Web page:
nep-cmp New Economics Papers
on Computational Economics
Issue of 2005‒02‒06
two papers chosen by
Stan Miles
York University

  1. See5 Algorithm versus Discriminant Analysis. An Application to the Prediction of Insolvency in Spanish Non-life Insurance Companies By Zuleyca Díaz Martínez; José Fernández Menéndez; Paloma Martínez Almodovar
  2. Behavioural Microsimulation Modelling for Tax Policy Analysis in Australia: Experience and Prospects By John Creedy; Guyonne Kalb

  1. By: Zuleyca Díaz Martínez (Universidad Complutense de Madrid. Facultad de Económicas y Empresariales.Departamento de Economía Financiera y Contabilidad I.); José Fernández Menéndez (Universidad Complutense de Madrid. Facultad de Económicas y Empresariales.Departamento de Organización de Empresas.); Paloma Martínez Almodovar (Universidad Complutense de Madrid. Facultad de Económicas y Empresariales.Departamento de Organización de Empresas.)
    Abstract: Prediction of insurance companies insolvency has arised as an important problem in the field of financial research, due to the necessity of protecting the general public whilst minimizing the costs associated to this problem. Most methods applied in the past to tackle this question are traditional statistical techniques which use financial ratios as explicative variables. However, these variables do not usually satisfy statistical assumptions, what complicates the application of the mentioned methods.In this paper, a comparative study of the performance of a well-known parametric statistical technique (Linear Discriminant Analysis) and a non-parametric machine learning technique (See5) is carried out. We have applied the two methods to the problem of the prediction of insolvency of Spanish non-life insurance companies upon the basis of a set of financial ratios. Results indicate a higher performance of the machine learning technique, what shows that this method can be a useful tool to evaluate insolvency of insurance firms.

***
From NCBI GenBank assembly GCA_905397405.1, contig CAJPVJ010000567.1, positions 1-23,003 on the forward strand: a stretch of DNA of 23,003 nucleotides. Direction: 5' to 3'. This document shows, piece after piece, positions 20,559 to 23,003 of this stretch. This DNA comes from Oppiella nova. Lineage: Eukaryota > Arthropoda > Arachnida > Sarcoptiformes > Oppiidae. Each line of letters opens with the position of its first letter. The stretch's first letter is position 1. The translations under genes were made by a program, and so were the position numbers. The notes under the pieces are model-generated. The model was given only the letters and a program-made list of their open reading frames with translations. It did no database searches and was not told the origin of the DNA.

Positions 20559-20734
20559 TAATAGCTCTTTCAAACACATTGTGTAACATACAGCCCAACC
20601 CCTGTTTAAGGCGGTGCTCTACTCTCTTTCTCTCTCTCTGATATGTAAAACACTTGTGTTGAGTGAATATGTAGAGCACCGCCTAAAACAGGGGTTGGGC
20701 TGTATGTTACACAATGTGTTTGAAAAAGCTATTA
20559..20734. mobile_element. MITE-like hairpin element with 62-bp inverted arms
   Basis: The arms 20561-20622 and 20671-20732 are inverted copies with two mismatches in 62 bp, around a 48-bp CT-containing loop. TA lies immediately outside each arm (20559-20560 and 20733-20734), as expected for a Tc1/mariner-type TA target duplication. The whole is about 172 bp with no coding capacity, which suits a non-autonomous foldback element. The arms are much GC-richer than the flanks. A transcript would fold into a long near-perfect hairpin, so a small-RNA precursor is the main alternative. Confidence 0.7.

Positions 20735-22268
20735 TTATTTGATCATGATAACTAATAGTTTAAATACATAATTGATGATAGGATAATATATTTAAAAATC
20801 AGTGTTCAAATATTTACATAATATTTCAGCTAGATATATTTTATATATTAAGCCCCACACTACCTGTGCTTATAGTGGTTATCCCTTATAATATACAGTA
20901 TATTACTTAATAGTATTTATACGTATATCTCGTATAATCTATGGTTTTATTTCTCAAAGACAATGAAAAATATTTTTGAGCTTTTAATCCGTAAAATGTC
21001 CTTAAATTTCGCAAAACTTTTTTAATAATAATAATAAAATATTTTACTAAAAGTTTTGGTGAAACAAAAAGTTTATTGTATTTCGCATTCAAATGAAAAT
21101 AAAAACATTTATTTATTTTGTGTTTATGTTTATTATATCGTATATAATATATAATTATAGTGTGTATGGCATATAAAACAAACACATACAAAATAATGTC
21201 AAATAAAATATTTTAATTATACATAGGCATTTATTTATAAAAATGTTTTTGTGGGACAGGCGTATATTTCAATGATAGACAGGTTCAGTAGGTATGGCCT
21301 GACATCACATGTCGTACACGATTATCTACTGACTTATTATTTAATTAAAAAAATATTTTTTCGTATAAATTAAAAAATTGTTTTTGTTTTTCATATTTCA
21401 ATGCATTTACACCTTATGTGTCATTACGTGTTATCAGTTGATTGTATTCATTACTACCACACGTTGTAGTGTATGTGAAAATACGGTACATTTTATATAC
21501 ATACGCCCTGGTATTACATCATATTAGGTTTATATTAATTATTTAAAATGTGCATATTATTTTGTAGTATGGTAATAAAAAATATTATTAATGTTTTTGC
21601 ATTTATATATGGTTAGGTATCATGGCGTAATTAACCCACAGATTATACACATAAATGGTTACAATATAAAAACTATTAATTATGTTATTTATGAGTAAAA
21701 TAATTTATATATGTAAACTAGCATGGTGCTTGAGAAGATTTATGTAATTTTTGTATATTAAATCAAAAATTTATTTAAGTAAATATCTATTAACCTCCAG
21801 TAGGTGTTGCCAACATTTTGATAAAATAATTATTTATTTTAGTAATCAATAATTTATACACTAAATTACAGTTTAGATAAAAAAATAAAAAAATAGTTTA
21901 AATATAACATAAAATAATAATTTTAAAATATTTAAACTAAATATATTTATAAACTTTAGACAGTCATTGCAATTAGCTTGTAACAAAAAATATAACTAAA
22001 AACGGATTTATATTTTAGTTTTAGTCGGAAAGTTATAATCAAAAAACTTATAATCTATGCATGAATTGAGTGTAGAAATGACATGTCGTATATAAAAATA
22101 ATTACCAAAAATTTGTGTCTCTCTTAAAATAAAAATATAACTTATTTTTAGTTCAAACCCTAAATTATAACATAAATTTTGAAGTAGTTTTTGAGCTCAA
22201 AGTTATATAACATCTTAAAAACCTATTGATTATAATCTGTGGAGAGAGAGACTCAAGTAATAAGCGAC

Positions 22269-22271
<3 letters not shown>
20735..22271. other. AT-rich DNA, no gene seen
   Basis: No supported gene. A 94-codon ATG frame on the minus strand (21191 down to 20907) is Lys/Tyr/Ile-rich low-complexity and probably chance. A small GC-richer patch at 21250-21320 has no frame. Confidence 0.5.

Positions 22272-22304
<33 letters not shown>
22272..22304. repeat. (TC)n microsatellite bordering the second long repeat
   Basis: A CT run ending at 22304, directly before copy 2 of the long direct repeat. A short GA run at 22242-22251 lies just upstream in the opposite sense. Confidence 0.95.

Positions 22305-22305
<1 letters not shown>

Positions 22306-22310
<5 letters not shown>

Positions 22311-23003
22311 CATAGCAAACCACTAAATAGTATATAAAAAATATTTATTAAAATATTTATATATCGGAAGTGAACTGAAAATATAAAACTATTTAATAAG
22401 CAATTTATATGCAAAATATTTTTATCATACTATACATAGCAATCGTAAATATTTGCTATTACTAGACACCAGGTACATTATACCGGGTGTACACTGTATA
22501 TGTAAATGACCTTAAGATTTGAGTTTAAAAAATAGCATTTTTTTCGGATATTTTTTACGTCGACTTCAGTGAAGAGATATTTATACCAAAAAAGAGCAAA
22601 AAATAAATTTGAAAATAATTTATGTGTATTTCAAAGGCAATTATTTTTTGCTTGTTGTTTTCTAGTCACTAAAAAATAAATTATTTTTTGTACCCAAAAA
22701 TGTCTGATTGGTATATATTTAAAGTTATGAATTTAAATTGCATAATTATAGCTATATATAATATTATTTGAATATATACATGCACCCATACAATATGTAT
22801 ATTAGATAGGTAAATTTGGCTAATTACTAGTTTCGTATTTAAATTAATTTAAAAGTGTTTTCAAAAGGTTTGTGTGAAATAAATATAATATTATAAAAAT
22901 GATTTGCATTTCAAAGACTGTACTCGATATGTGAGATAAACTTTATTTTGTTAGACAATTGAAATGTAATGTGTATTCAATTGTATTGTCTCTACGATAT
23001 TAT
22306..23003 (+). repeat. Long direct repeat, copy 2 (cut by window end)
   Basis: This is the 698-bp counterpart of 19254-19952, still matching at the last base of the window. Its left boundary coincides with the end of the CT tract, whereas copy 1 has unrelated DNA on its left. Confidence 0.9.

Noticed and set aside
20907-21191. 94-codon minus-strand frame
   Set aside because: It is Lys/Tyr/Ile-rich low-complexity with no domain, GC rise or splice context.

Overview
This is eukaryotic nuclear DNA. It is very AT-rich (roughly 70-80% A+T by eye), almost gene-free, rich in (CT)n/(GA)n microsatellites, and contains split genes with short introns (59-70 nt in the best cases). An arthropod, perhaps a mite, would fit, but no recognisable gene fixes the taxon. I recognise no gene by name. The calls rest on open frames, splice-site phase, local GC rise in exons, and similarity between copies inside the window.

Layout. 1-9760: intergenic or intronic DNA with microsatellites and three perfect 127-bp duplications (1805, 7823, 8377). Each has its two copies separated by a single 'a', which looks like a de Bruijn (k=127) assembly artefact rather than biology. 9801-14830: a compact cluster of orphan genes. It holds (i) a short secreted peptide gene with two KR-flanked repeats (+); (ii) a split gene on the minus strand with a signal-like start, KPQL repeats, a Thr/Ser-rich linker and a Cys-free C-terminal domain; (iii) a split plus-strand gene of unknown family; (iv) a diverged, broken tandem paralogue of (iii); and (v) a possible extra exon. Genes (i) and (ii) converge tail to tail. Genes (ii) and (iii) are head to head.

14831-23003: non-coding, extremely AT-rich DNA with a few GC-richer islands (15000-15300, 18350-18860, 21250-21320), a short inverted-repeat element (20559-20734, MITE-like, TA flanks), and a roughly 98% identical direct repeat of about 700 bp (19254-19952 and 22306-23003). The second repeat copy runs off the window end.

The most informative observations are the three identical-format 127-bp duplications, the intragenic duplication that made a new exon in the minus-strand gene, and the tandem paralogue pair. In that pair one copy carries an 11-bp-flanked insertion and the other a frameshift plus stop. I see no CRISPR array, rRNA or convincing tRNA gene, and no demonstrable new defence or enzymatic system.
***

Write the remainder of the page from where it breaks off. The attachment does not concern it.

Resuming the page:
Date: 2004
  2. By: John Creedy (Department of Economics, The University of Melbourne); Guyonne Kalb (Melbourne Institute of Applied Economic and Social Research, The University of Melbourne)
    Abstract: This paper describes microsimulation modelling in non-technical terms and explains what can be achieved with microsimulation modelling in general, and the Melbourne Institute Tax and Transfer Simulator (MITTS) in particular. The focus is on behavioural microsimulation modelling, which takes individuals’ labour supply responses into account when analysing tax and transfer reforms. Microsimulation models are built to replicate closely the considerable degree of heterogeneity observed in the population. Several examples of recent uses of MITTS are given and briefly described. Given the relatively recent development of behavioural microsimulation models, there are several opportunities for further extensions. For example, it would be valuable to allow for the demand side of labour, indicating whether new labour force participants are likely to find work or to allow for life-cycle dynamics, which are important to deal with population-ageing issues and female labour force participation.
    Date: 2005–02

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